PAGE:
Currently there are no restrictions on imports and Iraqi industrialists complain that they cannot compete with cheap goods particularly those coming from China.
He said his ministry had prepared a draft law “and it will be presented to the cabinet for approval.”
He said goods were “sort of being dumped on the Iraqi market” at prices that are sometimes below those prevalent in countries producing them.
“This is an attempt to ruin the Iraqi economy and Iraqi companies,” he was quoted as saying.
Najafi said it was essential that the domestic industry had the necessary incentives to compete with foreign imports.
“We cannot grant the keys of our economy to others,” he added.
He said the country could not go on relying 100% on oil exports as currently the industry’s contribution to the national economy was almost nothing.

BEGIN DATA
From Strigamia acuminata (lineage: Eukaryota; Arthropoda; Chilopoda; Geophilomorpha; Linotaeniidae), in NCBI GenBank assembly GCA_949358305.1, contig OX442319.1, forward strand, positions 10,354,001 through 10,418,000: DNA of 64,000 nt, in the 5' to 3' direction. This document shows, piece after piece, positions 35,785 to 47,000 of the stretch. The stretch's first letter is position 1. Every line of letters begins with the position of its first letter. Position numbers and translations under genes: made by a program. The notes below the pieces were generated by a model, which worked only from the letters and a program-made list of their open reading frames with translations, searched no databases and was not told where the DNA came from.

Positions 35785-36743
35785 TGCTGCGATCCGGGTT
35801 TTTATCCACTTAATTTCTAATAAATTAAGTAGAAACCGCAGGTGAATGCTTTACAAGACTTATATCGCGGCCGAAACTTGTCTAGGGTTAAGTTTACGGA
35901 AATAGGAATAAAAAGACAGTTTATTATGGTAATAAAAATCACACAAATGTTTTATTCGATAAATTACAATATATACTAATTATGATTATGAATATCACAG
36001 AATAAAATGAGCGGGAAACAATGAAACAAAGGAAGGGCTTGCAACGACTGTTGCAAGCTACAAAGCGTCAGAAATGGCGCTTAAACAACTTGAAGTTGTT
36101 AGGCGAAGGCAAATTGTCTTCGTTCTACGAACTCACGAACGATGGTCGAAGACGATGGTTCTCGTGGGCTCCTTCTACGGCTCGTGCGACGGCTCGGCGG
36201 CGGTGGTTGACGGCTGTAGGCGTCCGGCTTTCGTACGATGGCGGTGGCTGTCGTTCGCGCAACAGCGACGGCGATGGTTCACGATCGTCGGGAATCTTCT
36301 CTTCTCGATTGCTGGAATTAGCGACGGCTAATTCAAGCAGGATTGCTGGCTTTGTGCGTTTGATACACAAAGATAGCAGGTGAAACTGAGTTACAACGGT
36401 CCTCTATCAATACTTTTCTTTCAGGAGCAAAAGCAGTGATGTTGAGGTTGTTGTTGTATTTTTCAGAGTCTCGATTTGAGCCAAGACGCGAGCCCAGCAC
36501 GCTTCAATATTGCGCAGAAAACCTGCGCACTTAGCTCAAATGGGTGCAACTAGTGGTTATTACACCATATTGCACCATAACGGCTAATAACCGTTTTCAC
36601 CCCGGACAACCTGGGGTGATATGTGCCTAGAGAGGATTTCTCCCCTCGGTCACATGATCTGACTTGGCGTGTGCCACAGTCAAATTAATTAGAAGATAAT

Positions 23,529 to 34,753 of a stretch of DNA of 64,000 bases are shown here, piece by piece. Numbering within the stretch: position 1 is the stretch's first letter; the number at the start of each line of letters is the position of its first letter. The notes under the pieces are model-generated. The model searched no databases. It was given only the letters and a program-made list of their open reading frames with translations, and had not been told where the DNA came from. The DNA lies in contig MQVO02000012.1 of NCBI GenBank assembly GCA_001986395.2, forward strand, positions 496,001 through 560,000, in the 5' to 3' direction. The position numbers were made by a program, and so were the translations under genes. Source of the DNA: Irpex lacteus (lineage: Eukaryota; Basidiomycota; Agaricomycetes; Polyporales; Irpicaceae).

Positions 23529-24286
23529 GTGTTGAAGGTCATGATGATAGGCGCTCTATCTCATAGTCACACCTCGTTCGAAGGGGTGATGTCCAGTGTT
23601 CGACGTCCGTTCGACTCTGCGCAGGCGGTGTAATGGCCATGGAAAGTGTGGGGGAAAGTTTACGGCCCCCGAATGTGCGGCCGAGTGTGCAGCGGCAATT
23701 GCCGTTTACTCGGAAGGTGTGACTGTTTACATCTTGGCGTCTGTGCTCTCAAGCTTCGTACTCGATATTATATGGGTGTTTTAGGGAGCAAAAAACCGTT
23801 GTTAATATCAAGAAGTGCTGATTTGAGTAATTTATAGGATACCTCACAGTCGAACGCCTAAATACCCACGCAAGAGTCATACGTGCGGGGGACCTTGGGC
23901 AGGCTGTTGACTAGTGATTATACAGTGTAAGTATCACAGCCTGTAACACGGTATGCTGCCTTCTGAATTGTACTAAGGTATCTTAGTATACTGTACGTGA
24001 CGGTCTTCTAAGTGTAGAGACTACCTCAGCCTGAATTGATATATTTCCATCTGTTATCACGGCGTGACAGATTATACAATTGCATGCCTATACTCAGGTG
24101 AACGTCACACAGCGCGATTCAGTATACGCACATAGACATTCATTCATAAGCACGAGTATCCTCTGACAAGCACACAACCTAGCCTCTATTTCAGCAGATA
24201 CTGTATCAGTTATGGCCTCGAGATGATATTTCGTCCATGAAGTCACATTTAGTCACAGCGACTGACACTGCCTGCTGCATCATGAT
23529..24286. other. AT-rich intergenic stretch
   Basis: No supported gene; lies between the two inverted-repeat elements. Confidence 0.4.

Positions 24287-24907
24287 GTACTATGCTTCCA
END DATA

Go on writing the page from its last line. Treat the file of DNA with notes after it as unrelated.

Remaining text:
Najafi said one major way to lower unemployment rates was by reviving the national industry.
The ministry has embarked on a comprehensive plan of privatization and has started with cement factories.
The minister said two major cement factories were now in private hands and they have already seen a boost in production.
Najafi said he was “optimistic” about the future of the country’s industry and that “big leaps have been made” since 2003.
He said the pharmaceutical sector was making headway with sales hitting 60 billion dinars last year.
He said “big progress” was made by the state-run fertilizer companies and that the ministry’s engineering firms are currently constructing small-scale refineries in major Iraqi cities. (Source) Muthana Aidan, Azzaman